• 40. Ten Strategies for Automation and Process Improvement 4. Integration of operations: Linking several workstations together into a single integrated mechanism, using automated work handling devices to transfer parts between stations. 5. Increased flexibility: Attempts to achieve maximum utilization of equipment for job-shop and medium- volume situations by using the same equipment for a variety of parts or products (reduce setup and programming time). 6. Improved material handling and storage: Reduces WIP and shortens manufacturing lead time. ©2008 Pearson Education, Inc., Upper Saddle River, NJ. All rights reserved. This material is protected under all copyright laws as they currently exist. No portion of this material may be reproduced, in any form or by any means, without permission in writing from the publisher. For the exclusive use of adopters of the book Automation, Production Systems, and Computer-Integrated Manufacturing, Third Edition, by Mikell P. Groover. 39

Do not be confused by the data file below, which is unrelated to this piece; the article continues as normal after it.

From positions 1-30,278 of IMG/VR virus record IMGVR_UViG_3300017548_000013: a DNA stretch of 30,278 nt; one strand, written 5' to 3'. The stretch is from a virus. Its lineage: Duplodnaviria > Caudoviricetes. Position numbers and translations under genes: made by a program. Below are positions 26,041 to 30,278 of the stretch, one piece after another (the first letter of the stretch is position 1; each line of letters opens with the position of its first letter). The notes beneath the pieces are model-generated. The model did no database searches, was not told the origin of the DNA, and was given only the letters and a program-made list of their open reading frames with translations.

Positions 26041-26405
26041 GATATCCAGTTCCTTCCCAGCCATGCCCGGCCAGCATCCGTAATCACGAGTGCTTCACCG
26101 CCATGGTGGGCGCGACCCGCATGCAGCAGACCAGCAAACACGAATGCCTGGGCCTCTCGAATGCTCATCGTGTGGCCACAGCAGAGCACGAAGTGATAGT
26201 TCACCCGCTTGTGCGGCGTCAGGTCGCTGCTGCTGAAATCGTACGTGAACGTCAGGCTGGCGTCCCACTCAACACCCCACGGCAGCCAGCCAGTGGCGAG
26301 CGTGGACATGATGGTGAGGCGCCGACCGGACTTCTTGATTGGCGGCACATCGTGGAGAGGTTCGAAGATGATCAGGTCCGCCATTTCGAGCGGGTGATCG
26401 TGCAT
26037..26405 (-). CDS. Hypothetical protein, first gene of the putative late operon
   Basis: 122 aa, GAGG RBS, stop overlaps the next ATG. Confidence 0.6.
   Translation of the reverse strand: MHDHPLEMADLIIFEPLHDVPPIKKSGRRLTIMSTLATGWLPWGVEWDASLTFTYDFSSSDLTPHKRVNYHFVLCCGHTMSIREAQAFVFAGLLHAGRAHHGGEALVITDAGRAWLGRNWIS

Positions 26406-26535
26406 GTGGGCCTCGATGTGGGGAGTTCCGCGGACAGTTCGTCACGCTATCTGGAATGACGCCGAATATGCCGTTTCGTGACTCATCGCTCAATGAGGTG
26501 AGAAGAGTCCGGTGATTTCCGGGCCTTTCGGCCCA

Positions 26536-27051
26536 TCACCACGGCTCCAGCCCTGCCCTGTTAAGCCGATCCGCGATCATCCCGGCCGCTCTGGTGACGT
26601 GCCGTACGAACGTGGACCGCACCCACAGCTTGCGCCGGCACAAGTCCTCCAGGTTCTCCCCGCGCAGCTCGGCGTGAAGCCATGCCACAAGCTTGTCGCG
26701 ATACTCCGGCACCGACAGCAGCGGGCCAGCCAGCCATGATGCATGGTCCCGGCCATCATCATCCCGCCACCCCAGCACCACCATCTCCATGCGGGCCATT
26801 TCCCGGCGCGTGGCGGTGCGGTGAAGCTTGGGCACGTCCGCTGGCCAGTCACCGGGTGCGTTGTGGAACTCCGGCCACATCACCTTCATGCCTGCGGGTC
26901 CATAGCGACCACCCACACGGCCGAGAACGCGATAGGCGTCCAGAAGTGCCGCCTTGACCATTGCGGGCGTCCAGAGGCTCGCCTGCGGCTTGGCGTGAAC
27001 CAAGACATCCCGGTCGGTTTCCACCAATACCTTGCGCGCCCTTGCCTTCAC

• 41. Ten Strategies for Automation and Process Improvement 7. On-line inspection: Permits corrections to the process as the product is being made (reduces scrap, improves quality) 8. Process control and optimization: Control at process/machine level 9. Plant operations control: Control at plant level 10. Computer-integrated manufacturing: Integration of factory operations with design and the business functions. ©2008 Pearson Education, Inc., Upper Saddle River, NJ. All rights reserved. This material is protected under all copyright laws as they currently exist. No portion of this material may be reproduced, in any form or by any means, without permission in writing from the publisher. For the exclusive use of adopters of the book Automation, Production Systems, and Computer-Integrated Manufacturing, Third Edition, by Mikell P. Groover. 40